Protect your garden with companion planting

Companion planting is growing certain types of plants together so that they help each other to grow better. They can keep pests or insects away, improve a plant's growth, attract insects that help with pollination and fix nitrogen in the soil.

garden bed

Helpful insects

Planting certain flowers and herbs around your fruits and vegies will attract insects into your garden that then help pollinate your plants. Plants that attract helpful insects include herbs such as thyme, sage, coriander, chives, mint and flowers like cosmos, calendula, lavender, Echinacea and marigold.
garlic

Masking and decoy plants

Masking plants give off an odour that disguises the smell of plants that might be attacked by insects and pests. Planting chives, onion or garlic near roses will stop thrips, aphids and other pests.

Decoy plants attract pests so that they don't attack other nearby plants. Nasturtiums are one of the best-known decoy plants because they act like magnets by luring pests away from other plants.

Nurturing plants

Some plants create better growing conditions for other plants around them. For example, peas and other legumes take nitrogen from the air and release it into the soil, which then helps neighbouring plants grow. Tall flowers can provide shade to protect other plants from the sun. You can also get more plants into your garden space by growing vining plants on the ground together with plants that grow upright.
vegie patch

Common companion plants

Here are some examples of the more popular plants that make the perfect growing partners:

Roses and Chives
Chives help repel pests that eat roses, plus their small purple or white flowers look great in your garden.

Tomatoes and Cabbage
Tomatoes repel diamondback moth larvae, which are caterpillars that chew through cabbage leaves.

Cucumbers and Nasturtiums
Nasturtiums keep cucumber beetles away because they attract spiders to eat them.

Cabbage and Dill
Dill attracts wasps that keep cabbageworms away from cabbage, broccoli and brussel sprouts.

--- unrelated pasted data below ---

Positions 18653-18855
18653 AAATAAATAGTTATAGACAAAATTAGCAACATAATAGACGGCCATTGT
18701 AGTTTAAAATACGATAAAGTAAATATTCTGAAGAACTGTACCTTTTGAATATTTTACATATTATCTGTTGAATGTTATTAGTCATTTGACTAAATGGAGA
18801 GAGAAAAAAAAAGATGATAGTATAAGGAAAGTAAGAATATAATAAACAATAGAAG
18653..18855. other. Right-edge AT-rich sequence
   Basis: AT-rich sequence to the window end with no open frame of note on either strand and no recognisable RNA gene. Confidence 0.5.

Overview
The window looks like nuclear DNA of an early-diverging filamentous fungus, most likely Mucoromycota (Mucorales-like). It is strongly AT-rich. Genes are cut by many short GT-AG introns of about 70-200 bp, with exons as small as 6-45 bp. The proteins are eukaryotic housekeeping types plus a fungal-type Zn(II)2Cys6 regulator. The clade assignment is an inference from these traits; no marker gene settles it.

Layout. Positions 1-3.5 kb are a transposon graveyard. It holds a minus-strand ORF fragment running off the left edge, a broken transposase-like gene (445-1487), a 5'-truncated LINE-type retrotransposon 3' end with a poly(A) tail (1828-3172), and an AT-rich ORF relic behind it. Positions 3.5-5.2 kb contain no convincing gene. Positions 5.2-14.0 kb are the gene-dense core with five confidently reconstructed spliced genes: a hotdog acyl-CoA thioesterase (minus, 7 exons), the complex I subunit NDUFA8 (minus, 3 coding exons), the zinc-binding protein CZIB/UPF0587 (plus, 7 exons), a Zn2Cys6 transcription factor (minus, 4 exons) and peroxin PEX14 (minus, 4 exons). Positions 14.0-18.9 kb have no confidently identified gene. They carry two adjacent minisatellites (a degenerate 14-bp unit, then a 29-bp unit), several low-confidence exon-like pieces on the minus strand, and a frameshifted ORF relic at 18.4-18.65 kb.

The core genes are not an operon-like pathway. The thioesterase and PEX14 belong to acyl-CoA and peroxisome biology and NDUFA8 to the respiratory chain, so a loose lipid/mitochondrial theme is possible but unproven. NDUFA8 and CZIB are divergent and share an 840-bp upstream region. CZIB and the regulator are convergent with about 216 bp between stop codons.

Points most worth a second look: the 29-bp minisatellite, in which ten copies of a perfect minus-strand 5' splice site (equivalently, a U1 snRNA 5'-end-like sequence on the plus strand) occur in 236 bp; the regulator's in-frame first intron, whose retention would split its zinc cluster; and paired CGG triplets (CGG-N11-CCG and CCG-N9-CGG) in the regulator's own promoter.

Carrots and Onions
The smell of onions is said to keep a number of different pests away from your carrots.

Corn and Beans
Beans attract beneficial insects that prey on pests, which eat corn.

Lettuce and Tall Flowers
Planting tall flowers gives lettuce the shade it needs to grow.

Radishes and Spinach
Radish leaves draw leaf miners away from your spinach but this doesn’t damage your radishes.

Potatoes and Sweet Alyssum
Sweet alyssum has small, sweet-smelling flowers that attract predatory wasps to keep pests away from your potatoes and also arching plants like broccoli.

Cauliflower and Dwarf Zinnias
Dwarf zinnias have sweet nectar that lures ladybugs to protect your cauliflower from pests.

Broccoli and Catnip
Planting catnip alongside broccoli keeps hungry flea beetles away.

Marigolds and Melons
Marigolds can help control worms that eat the roots of melon.

Asparagus and Parsley
You can naturally improve the flavor of asparagus and even tomatoes by growing it together with parsley.

Peas and Sweet Corn
Sweet Corn is traditionally used as “living stakes” for your peas.

Tomatoes and Basil 
Basil helps protect your tomatoes by repelling flies and mosquitoes.

Apricots and Basil
The odour of basil can help keep the insects away from your apricots.

Cabbage and Chamomile
Chamomile deters flies and mosquitoes and strengthens neighbouring cabbage.

Cherries and Garlic
Garlic keeps aphids away from cherries and also repels cabbage butterflies.

Six plants that repel mosquitoes and flies

Planting & Growing Six plants that repel mosquitoes and flies Using plants is a natural and effective way to repel mosquitoes, flies and other insects from entering your home. Here’s a list of the six best insect-repelling plants.

Person planting spinach 03:11

Planting & Growing How to grow vegetables Watch our step-by-step guide and find out everything you need to know about how to grow fresh vegetables in your garden.

Geraniums